Company News • 23.10.2009
James Turrell: The Wolfsburg Project
24 October 2009 – 5 April 2010
On 24 October, the monumental Wolfsburg Project lighting installation created by famous lighting artist James Turrell will be presented to the public at the Wolfsburg Art Museum.
The Wolfsburg Ganzfeld Piece – as this work of art has been named – is the largest installation ever implemented by the American artist in a museum. 12 meters high and encompassing an area of 700 square metres, the installation comprises two rooms that merge into each other, called Viewing Space and Sensing Space, both completely empty and flooded with coloured light that keeps changing slowly. Zumtobel has provided all the luminaires and control systems required for this project, and has also contributed the "Tall Glass" project, another collaboration between James Turrell and Zumtobel, to the high-calibre exhibition.
From 24 October, visitors entering the rooms will experience unique sensory perceptions in this homogeneous visual field. With light revealing its intrinsic character, referring to nothing but itself, an interplay between surfaces, colours and space is produced, creating an atmosphere that completely encloses the audience and their senses. Viewers plunge into a mysterious, yet scenic world made of pure light. The artist himself calls this experience "feeling with one’s eyes".
Luminous spaces of this kind are based on a degree of technological sophistication until recently unattainable. Without advanced LED technology and sophisticated control systems, installations of that kind cannot be implemented. 250 Zumtobel Hilio LED light lines and 24 Olympus LED spotlights fitted with more than 30,000 LEDs were used for the Ganzfeld Piece, allowing to create more than 65,000 different brightness levels and millions of different colours, assisted by DMX control technology. The solution applied here represents the latest state of the art.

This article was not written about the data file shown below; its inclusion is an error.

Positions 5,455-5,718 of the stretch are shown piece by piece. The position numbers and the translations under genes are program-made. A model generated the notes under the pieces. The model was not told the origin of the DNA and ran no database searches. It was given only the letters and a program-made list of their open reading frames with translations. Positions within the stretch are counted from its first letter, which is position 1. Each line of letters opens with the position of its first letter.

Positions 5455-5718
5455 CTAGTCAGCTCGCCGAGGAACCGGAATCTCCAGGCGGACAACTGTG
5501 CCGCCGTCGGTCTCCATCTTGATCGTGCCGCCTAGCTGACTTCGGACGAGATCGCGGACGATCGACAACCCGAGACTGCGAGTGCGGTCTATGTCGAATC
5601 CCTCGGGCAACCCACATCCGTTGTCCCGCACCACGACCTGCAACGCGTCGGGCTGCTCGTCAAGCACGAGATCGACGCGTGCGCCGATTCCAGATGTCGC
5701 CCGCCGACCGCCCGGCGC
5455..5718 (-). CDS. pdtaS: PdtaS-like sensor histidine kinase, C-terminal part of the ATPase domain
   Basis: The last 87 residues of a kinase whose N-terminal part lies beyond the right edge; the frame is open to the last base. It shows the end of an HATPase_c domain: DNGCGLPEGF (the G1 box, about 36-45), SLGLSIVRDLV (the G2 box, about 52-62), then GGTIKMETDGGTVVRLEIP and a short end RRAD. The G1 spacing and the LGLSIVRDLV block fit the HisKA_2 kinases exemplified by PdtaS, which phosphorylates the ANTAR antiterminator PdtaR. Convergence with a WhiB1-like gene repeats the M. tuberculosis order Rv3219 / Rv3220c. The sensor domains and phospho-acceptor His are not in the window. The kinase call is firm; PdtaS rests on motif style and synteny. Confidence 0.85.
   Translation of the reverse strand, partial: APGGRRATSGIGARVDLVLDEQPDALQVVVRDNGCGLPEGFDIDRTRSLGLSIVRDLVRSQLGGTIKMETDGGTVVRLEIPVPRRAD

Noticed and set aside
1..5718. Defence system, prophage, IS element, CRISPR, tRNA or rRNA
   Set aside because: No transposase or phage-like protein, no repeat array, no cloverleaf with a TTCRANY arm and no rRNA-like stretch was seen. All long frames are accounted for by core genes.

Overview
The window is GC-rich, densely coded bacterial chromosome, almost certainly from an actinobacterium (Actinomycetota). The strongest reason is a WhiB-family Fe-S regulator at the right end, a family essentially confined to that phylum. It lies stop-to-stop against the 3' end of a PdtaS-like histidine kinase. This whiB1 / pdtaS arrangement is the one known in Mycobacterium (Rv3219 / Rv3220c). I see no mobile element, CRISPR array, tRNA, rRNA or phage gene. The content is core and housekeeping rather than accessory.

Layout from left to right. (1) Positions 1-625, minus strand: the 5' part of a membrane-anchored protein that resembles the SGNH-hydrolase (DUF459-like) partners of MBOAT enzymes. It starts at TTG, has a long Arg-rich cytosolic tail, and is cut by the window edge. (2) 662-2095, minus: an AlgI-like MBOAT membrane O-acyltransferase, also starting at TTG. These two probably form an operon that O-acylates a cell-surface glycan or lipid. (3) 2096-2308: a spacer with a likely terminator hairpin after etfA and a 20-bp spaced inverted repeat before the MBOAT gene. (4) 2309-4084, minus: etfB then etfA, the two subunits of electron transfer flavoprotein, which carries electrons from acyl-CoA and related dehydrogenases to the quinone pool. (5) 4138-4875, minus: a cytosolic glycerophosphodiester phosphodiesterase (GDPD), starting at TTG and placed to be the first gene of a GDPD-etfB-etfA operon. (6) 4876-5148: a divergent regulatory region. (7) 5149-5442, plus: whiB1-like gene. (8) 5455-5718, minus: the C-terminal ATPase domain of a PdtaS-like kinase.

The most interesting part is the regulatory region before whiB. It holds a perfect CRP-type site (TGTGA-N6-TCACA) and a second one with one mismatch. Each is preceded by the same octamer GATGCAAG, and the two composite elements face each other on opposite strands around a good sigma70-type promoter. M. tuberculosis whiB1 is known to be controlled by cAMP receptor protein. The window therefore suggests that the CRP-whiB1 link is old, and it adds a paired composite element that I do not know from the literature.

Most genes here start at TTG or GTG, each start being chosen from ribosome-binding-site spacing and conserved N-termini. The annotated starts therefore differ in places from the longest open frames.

In terms of perception psychology, what happens in "Tall Glass" is similar to what happens in Ganzfeld, yet what is decisive here is the colour impression perceived. The program runs for a total of 200 minutes. A frosted white glass panel is backlit by more than 15,000 LEDs. The individual light points are not visible, dissolving into hundreds of millions of colour impressions with flowing transitions, rendering a picture that never stands still. Five different LED colours are used: red, green, blue, yellow, white and bright white. The light, which seems to be tangible, completely dematerializes the panel. Each LED can be controlled separately, to more than 65,000 brightness levels each.
This allows to create colour impressions and sequences unprecedented in terms of colour intensity and saturation. Zumtobel has selected highly special LEDs for that purpose, with identical characteristics in terms of spectral quality and light quantity emitted by LEDs of the same colour. A 5-channel control system was developed for this project, as a standard video signal no longer lives up to the creative design options that can be implemented here.
The installation will be on display in Wolfsburg until 5 April 2010. The exhibition at the Art Museum will be accompanied by a large number of side events such as discussions with architects, among others.
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